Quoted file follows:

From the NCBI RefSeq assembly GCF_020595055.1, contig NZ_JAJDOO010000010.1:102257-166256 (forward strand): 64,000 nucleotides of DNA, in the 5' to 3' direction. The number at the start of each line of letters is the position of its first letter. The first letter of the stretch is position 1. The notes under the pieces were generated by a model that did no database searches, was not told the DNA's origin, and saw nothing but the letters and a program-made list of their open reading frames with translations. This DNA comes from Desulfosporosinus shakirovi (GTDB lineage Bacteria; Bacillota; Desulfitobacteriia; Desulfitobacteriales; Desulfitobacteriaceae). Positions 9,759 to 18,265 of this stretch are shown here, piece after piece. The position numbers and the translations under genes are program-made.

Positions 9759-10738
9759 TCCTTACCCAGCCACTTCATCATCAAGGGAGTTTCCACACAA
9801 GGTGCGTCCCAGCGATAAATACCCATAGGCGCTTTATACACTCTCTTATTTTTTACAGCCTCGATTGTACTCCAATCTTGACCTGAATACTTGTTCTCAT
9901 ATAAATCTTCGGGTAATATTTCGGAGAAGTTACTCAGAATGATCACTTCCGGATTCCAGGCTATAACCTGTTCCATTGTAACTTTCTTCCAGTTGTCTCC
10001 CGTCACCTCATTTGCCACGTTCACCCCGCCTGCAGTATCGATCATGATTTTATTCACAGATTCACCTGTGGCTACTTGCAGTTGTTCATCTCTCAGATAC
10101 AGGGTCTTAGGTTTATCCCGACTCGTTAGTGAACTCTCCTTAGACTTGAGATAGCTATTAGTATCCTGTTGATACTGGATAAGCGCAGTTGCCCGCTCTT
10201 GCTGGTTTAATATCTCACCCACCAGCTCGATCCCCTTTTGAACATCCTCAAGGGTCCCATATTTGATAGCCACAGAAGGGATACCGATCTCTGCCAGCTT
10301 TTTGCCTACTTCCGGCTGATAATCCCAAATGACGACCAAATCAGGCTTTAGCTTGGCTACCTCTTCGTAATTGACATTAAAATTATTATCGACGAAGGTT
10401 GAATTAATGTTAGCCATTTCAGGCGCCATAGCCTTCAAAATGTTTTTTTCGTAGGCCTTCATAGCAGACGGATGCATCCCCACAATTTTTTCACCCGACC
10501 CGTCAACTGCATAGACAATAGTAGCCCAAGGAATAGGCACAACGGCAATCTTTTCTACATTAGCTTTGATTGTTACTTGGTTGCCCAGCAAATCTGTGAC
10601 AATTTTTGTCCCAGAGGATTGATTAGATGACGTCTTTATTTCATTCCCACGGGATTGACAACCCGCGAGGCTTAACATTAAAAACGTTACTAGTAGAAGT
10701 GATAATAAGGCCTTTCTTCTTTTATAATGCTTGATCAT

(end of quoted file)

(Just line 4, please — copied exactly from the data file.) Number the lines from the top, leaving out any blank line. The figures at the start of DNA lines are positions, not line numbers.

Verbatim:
9801 GGTGCGTCCCAGCGATAAATACCCATAGGCGCTTTATACACTCTCTTATTTTTTACAGCCTCGATTGTACTCCAATCTTGACCTGAATACTTGTTCTCAT